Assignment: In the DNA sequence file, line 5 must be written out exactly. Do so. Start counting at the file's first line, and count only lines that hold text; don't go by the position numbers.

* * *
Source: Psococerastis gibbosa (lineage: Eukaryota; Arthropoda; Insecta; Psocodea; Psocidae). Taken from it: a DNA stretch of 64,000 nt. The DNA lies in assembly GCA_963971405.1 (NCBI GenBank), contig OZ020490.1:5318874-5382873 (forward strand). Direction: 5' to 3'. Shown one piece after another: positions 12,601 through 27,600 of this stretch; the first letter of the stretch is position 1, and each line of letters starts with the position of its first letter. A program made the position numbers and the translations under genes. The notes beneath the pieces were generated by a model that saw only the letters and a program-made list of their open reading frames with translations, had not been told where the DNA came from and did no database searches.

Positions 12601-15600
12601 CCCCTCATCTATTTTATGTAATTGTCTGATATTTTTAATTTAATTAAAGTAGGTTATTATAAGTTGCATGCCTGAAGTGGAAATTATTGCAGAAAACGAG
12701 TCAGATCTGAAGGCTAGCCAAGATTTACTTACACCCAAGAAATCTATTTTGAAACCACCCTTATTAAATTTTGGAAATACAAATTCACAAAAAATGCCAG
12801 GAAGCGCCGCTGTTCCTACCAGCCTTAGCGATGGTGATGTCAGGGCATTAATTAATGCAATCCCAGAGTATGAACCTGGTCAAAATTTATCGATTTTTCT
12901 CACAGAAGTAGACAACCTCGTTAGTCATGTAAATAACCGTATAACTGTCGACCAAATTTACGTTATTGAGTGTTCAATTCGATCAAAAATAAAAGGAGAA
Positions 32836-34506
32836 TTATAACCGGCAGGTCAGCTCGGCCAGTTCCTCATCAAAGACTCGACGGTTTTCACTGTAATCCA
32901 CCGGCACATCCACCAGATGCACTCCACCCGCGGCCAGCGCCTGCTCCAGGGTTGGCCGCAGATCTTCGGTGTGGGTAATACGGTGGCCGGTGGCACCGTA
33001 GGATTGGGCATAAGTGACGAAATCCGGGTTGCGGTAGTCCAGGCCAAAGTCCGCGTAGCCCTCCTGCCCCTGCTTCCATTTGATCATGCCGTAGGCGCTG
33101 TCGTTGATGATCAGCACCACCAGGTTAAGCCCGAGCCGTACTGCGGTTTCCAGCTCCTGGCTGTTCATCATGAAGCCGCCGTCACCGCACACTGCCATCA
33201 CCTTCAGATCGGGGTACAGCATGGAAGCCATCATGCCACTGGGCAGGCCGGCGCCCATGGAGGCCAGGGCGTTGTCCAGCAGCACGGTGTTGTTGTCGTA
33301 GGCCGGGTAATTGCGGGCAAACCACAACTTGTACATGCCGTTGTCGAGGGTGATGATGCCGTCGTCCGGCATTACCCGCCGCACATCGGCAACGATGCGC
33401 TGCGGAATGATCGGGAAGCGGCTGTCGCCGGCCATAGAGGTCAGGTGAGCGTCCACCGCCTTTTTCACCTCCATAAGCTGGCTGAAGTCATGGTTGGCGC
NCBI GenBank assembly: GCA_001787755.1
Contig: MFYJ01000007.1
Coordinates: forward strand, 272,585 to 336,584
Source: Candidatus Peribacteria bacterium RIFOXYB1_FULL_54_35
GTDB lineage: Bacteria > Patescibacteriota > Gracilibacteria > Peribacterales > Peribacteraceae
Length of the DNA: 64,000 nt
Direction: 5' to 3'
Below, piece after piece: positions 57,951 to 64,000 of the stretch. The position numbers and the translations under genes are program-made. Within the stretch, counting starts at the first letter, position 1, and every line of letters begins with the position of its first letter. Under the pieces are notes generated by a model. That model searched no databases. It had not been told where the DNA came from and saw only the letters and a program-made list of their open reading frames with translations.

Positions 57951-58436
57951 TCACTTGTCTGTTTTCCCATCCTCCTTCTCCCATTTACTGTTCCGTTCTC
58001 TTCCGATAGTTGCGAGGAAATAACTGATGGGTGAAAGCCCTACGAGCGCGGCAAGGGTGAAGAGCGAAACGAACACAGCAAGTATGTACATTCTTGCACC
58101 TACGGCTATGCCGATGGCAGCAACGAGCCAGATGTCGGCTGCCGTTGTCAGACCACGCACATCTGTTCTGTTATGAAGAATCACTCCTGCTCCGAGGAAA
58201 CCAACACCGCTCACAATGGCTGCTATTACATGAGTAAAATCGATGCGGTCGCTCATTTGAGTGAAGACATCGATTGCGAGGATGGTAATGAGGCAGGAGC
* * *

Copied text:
12801 GAAGCGCCGCTGTTCCTACCAGCCTTAGCGATGGTGATGTCAGGGCATTAATTAATGCAATCCCAGAGTATGAACCTGGTCAAAATTTATCGATTTTTCT